Oh, tic-tac-toe — I remember those days, when I would always just start a new game with friends when I was bored in class, or something along those lines. But it always ended up the same, either a tie, and things became predictable. So when I saw Tic Tactics in the App Store, I knew I had to give it a shot to see if it breathed new life into the age-old classic.
The visuals in the game remind me a bit of Letterpress, though it does have a bit of depth to it thanks to the drop shadows. Other than that, the game itself is pretty flat when it comes to the game menu and game board. A nice touch are the animations of X’s and O’s that you will see floating up in the background. The game also features a soothing soundtrack that will go quiet in a game to help you concentrate on making your move. You can optionally turn off all music and sound effects as well.
The game starts out with what you already know — basic tic-tac-toe. However, things get more complicated when it’s revealed that the basic 3×3 grid is actually part of a larger 3×3 grid, so it’s really a 9×9 grid that is composed of nine smaller boards that are indicated by their light or dark gray color. The real twist with Tic Tactics, though, is that once you make a move, you basically control what board your opponent will make their move in on the next turn. This is due to the fact that when you place your piece on a grid, the opponent must play their next move on the board that is in the same position as the square you placed your game piece on.
It’s kind of hard to explain in words, but an example is if you placed your X piece on the bottom left corner of the grid in the top center board, then the opponent must make their move on the board in the bottom left corner. Each move made will determine where the next player puts their game piece. And if a board ends up being full, then it can be redirected anywhere that has available space.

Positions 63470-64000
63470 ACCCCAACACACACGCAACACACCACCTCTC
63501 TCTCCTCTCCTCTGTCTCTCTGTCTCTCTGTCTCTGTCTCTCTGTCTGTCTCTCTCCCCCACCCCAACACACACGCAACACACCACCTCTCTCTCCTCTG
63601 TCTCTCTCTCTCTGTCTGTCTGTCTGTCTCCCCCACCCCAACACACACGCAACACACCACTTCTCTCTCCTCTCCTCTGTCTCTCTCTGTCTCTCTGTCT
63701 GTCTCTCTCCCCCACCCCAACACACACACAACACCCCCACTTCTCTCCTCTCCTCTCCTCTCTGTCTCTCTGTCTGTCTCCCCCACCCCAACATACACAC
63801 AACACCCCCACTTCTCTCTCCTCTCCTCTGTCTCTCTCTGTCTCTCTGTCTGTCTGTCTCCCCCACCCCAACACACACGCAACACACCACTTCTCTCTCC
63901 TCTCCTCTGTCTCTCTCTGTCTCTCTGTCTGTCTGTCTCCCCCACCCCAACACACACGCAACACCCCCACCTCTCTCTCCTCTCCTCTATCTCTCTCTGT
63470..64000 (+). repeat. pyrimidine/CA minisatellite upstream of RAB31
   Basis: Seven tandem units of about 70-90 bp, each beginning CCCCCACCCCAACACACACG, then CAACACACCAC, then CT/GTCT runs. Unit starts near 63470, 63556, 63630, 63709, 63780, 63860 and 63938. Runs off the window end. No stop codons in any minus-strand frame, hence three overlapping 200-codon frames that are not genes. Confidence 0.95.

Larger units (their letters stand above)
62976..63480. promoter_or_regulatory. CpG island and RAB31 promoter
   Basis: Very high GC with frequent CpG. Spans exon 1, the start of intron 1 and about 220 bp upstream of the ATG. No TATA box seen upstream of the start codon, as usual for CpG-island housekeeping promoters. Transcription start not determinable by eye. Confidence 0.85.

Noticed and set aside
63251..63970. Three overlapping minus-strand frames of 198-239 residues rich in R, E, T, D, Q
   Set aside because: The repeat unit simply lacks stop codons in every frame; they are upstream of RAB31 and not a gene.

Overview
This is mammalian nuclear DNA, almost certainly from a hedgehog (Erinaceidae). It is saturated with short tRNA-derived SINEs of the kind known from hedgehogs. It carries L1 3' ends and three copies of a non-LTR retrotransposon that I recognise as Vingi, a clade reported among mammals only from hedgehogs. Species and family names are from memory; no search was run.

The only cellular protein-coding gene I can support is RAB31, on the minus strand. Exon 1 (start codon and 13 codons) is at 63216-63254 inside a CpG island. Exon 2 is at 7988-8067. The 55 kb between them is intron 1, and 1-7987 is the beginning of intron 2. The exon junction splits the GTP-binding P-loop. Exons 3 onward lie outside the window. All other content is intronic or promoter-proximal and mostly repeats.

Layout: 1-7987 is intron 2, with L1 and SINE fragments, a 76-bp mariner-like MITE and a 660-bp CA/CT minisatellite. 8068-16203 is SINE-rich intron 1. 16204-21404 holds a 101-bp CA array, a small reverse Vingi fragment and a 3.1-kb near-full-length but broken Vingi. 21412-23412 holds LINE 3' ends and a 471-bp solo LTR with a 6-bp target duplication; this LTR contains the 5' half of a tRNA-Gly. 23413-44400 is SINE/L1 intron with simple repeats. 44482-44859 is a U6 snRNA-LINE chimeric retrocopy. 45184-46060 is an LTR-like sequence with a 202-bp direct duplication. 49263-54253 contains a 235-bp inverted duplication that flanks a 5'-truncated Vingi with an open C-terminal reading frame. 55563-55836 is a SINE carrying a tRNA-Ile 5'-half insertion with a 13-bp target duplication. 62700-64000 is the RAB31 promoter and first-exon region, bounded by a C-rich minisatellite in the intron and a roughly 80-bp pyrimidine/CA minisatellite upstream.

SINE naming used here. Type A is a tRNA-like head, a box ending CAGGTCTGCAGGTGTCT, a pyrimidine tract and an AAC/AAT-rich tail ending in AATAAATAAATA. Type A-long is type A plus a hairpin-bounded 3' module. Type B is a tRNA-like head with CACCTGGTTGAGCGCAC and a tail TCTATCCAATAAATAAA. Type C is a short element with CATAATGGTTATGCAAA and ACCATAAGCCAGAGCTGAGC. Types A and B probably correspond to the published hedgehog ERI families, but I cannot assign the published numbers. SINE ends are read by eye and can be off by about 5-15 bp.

As you can imagine, given this game mechanic, things can definitely get interesting the longer a game goes on. It’s very strategic, and will definitely make you think and stay on your toes. The best way to win is to outwit your opponent and trick them into playing into your hand.
Tic Tactics encourages you to play multiple games at once, as you earn in-game currency for each move you make. However, starting new games will cost a hefty chunk of change from your in-game currency as well, but it won’t cost anything to accept a game from others. I can’t say that I’m a fan of this system, but for at least you do earn it back with each move. You can buy more coins and also remove ads through in-app purchase.
The only negative to the game is the fact that it seems to push Facebook accounts for playing, but you can create a guest account as well. You can start a new game with Facebook or Game Center friends, get a random opponent, or just do a local “Pass & Play” option. The online options will cost 1,000 coins each, but the P&P will be 250. Also, since turn-based games can take forever to complete, Tic Tactics imposes a time limit of three days before the game is forfeited by you if no move is made. I wish that all turn-based multiplayer games did this.
So far, I haven’t spent a cent in the game and am rather enjoying it. I have come across one ad so far, but they seem to appear every now and then, so it’s not too obtrusive. I just wish that the cost to start a new game was a little cheaper, because 1,000 adds up very quickly, and you earn the coins back at a rate that is much slower than that.
If you loved tic-tac-toe but want something more strategic and challenging, then I highly recommend picking this up and giving it a try yourself. You can find Tic Tactics in the App Store as a universal download for free.